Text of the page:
Though President Bush says he envisions a world that settles disputes with "reason and good will," he is deepening U.S. ties with countries that commit human-rights abuses. "But Bush's coalition against terrorism is deepening U.S. military ties with countries that ... commit human-rights abuses that are well documented by the State Department," writes Frida Berrigan. "Last month, the department released its annual 'Country Reports on Human Rights Practices.' It lists 52 countries that are receiving U.S. military training or weapons as having 'poor' or 'very poor' human-rights records."
"The Israeli army has taken harsh action in recent days against news media covering its campaign in the West Bank, employing intimidation and other drastic measures to keep journalists away from its largest offensive in a generation," reports MSNBC.
Joshua Micah Marshall, a former Washington Editor of the American Prospect, has some good insider dirt on Washington politics. His "Talking Points" website examines "astroturf" organizing, "op-ed payola" and other schemes used to manipulate the media and elected officials.
Taliban chief Mullah Mohammed Omar has reportedly announced a bounty of $50,000 to any Afghan gunmen who shoot a western journalist. With the roads of Afghanistan becoming ever more perilous, some journalists have made a "hasy retreat" from dangerous areas, partly to register protest with victorious Northern Alliance commanders who have failed to guarantee security.
The Revolutionary Association of Women of Afghanistan (RAWA), which has fought against both the Soviet occupation and Islamic fundamentalists, has issued an appeal to the world community. "The people of Afghanistan do not accept domination of the Northern Alliance," it states. "The retreat of the terrorist Taliban from Kabul is a positive development, but entering of the rapist and looter NA in the city is nothing but a dreadful and shocking news for about 2 million residents of Kabul whose wounds of the years 1992-96 have not healed yet. ...
Like the United States, Britain is using the specter of terrorism to write new laws that erode domestic civil liberties. The House of Commons this week began considering a bill submitted by Prime Minister Tony Blair. According to the Guardian, "policy-makers have dusted down several of their more regressive proposals that have already been rebuffed once, to give them another run in the new coercive climate. ... The most serious infringement of civil rights ...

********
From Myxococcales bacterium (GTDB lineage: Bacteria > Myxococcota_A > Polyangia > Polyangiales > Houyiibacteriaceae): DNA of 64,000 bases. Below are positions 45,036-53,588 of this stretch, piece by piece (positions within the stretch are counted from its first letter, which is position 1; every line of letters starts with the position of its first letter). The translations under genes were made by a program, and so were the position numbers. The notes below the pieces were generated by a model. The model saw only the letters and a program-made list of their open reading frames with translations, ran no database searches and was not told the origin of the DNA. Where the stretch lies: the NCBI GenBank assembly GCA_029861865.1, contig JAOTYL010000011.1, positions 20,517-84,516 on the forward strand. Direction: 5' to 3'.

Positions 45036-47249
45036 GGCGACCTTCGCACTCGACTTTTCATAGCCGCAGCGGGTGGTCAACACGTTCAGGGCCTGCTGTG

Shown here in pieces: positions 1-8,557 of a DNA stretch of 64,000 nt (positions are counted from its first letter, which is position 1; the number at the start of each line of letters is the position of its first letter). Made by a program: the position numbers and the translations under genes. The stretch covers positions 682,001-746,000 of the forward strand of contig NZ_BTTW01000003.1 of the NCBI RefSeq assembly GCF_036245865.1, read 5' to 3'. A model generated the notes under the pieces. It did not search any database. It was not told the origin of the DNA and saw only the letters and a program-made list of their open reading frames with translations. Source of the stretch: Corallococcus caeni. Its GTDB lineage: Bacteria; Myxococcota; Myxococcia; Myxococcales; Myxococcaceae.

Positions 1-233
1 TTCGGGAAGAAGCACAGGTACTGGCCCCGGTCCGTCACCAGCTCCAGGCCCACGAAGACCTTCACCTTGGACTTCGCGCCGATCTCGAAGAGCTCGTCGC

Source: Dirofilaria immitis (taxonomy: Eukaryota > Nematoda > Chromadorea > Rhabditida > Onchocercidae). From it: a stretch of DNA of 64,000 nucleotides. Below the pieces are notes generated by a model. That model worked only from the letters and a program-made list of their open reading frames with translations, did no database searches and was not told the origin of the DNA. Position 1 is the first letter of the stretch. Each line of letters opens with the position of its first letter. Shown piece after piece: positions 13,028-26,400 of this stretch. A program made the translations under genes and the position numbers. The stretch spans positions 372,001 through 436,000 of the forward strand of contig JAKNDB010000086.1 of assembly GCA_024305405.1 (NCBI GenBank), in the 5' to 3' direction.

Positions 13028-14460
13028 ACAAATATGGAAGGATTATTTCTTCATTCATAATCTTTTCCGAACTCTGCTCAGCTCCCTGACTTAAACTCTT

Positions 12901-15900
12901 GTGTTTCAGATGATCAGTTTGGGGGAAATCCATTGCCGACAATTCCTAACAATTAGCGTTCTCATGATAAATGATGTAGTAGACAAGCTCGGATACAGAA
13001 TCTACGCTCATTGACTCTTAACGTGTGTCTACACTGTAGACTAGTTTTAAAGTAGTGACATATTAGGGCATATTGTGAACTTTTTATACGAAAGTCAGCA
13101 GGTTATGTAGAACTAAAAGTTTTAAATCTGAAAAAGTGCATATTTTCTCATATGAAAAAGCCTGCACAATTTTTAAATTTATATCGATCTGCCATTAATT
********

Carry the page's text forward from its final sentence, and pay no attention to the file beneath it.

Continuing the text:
In a startling plea for official censorship, Amy E. Smithson of the Henry L. Stimson Center has urged the government to "close down" web sites run by environmental organizations if they publish information about hazardous materials in local communities around the country, claiming that such information could be used by terrorists.
The totalitarian Taliban regime has never been friendly to human rights or UN relief organizations, but now that it serves their propaganda they are demanding that UN relief agencies that they have consistently harassed "help the people of Afghanistan." A statement released by the Taliban appears aimed primarily at outside media and public opinion.
"Rare are the moments in American history when a Congress has surrendered so many cherished freedoms in a single trip to the altar of immediate fear," writes John Nichols regarding the ambitiously named Uniting and Strengthening America by Providing Appropriate Tools Required to Intercept and Obstruct Terrorism (USA PATRIOT) Act which was recently approved by Congress. In addition to authorizing unprecedented levels of surveillance and incarceration of both U.S.
The dictatorship that governs Pakistan was held in contempt by the West prior to September 11, first for its repression of democracy at home and second for its ties with terrorists. Now that it has become our ally against Afghanistan, however, the song has changed. "It may be a good thing that Pakistan is ruled by a friendly military dictator," says Newsweek magazine, "rather than what could well be a hostile democracy." As Robert Fisk points out, "This, of course, is the very policy that dictates Washington's relations with the Arab world.